You can now track skin temperature and trends from certain Garmin watches, with the company quietly rolling out the feature to specific models at the end of last year.
Skin temperature isn't yet clearly signposted within Garmin Connect - or viewable on compatible watches - at present, and there are currently no proper insights related to the nightly measurement.
As such, it can be a little difficult to interpret what you're supposed to use skin temperature for.
Below, we've tried to answer these questions. Read on to discover which watches can track skin temperature, as well as details on how to view the data and what you can learn from it.
Which Garmin watches measure skin temperature
Not all Garmin watches can actually track skin temperature. Even premium Forerunner devices released in 2023 don't necessarily have access to the feature, which will no doubt disappoint some owners.
At present, it's limited to Garmin devices that possess the company's latest optical sensor tech, Elevate 5. That means it's the same list of devices that can use the Garmin ECG app. We've listed them below:
- D2 Mach 1 Pro
- Epix Pro (all versions)
- Fenix 7 Pro (all versions)
- Quatix 7 Pro
- Tactix 7 Pro
- Venu 3 (both versions)
How to view Garmin skin temperature data
As we mentioned up top, it's not actually super obvious where the skin temperature data actually lives within Garmin Connect. That's because it's hidden away inside your sleep stats - and only here, for now.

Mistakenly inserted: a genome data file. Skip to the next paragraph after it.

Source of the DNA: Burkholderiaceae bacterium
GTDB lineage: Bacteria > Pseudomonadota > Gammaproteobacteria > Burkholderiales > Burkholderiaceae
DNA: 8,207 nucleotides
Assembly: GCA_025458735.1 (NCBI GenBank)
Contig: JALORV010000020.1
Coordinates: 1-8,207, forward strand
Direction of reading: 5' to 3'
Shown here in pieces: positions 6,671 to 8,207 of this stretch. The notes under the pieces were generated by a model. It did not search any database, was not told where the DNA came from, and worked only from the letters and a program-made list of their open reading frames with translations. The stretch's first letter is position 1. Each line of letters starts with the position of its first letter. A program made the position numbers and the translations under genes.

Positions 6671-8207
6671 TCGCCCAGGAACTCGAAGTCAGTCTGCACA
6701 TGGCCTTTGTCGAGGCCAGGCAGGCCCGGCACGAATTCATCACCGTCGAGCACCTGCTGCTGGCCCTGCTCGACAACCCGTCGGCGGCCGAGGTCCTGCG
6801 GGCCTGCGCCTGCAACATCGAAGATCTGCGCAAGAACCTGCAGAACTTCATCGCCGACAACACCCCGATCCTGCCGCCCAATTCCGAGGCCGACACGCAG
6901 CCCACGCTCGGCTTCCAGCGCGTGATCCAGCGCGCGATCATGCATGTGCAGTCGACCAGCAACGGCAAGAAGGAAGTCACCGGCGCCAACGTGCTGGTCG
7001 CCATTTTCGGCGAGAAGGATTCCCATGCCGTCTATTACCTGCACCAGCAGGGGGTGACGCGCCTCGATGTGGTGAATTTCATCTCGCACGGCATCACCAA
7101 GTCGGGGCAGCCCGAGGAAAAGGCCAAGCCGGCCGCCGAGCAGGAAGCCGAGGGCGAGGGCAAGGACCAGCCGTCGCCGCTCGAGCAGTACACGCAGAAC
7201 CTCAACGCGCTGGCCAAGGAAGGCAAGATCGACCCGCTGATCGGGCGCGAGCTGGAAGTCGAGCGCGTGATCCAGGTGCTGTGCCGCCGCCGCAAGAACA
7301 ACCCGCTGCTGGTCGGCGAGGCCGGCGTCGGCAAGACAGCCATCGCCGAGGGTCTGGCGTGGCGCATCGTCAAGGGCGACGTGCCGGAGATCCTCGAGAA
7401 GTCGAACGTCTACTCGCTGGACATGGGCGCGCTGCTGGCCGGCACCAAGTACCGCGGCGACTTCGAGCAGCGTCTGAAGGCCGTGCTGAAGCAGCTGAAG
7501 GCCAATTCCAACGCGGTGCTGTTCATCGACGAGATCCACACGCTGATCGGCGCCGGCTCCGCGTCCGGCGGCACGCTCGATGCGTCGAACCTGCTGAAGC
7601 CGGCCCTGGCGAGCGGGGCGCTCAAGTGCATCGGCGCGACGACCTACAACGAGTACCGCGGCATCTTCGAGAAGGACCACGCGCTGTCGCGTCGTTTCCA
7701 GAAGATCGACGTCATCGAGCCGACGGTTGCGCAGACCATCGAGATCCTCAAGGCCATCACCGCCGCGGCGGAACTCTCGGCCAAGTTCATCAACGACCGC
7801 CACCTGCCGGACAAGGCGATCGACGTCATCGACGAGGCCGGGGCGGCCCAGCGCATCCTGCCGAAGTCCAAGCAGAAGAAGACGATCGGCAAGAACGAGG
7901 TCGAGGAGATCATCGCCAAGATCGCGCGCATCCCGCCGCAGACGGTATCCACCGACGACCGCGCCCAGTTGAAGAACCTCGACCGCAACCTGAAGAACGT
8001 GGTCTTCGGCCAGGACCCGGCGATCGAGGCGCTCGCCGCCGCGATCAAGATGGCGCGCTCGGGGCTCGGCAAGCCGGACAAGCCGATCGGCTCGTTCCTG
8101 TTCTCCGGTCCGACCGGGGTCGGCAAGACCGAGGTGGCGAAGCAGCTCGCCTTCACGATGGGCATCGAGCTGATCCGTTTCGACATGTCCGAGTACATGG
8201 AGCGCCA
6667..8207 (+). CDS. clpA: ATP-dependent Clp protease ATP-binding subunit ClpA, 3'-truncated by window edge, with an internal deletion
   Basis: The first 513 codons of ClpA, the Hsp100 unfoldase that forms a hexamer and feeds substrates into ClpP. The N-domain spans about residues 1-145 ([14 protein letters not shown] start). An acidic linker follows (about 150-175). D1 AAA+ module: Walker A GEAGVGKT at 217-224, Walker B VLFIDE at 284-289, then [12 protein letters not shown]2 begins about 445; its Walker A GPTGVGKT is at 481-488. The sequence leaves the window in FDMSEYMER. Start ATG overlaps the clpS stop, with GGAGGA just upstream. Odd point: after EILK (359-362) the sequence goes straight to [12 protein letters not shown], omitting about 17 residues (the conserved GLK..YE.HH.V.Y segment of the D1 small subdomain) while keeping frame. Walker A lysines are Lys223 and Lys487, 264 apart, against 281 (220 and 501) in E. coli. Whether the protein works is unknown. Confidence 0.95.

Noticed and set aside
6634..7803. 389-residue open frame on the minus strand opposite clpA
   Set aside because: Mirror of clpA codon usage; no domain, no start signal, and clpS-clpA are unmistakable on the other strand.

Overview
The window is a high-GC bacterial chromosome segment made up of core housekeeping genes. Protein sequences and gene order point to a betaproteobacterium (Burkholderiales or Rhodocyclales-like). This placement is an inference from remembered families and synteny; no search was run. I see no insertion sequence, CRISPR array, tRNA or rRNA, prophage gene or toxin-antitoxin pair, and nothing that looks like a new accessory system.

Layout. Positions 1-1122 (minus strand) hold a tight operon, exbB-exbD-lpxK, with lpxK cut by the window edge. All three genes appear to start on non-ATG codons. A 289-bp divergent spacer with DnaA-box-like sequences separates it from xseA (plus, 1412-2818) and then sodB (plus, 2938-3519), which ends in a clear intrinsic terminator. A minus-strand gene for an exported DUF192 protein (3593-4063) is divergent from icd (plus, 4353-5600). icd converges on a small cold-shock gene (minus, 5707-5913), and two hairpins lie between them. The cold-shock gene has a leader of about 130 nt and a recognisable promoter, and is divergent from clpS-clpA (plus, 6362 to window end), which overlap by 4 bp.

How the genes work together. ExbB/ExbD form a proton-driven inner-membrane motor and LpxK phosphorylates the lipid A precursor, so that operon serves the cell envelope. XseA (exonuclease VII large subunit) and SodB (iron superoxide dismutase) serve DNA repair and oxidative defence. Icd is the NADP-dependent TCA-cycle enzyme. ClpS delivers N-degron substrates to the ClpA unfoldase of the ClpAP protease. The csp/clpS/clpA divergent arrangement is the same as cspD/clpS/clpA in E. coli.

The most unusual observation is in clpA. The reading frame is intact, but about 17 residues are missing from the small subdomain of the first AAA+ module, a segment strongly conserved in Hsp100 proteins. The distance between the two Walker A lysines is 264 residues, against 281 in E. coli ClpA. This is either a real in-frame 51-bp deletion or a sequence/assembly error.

Follow the steps below and the screens shown above to access your skin temperature readings and trends.
1. Open Garmin Connect and select the 'More' tab from the bottom row.
2. From here, tap 'Health Stats' and then 'Sleep'.
3. Under the 'Sleep Score' page, scroll down and you'll be able to view 'Avg Skin Temp Change' in the Sleep Metrics section.
4. To view your seven-day or four-week skin temperature trend, change the timeline by scrolling to the top of the screen.
5. Once the data extends to your desired timeframe, scroll through the bubbles of available features underneath the graph until you find 'Skin Temp Change' - then select it.
How to use Garmin skin temperature data
We've explored the relationship between skin temperature tracking and wearables in a separate piece for those who want to dive deep into this feature, but how can you currently use it on your Garmin?
In truth, we think it's pretty difficult to use it effectively in its current form.
Unlike the implementations of skin temperature tracking we've seen from Apple, Whoop, and Oura, which use the data to inform daily readiness or cycle prediction, the data collected by Garmin doesn't yet offer any context.
We expect the feature to evolve in 2024, though it's still unclear whether Garmin will focus on using it for women's health tracking purposes or to boost something like Training Readiness.
Garmin Connect does currently allow you to track periods, for example, but it doesn't currently use any data like skin temperature to help improve the accuracy of predictions.
It's also in a good place to help inform readiness, too, given that it's already looking out for deviations in your baseline skin temperature overnight. As we've tested and experienced from Whoop's Health Monitor, this baseline can be used to inform you when an illness is potentially inbound.
Skin temperature tracking has plenty of inherent environmental challenges (and can be affected by things as simple as sleeping in a hot or cold room, say), so we're interested to see how Garmin navigates this one.
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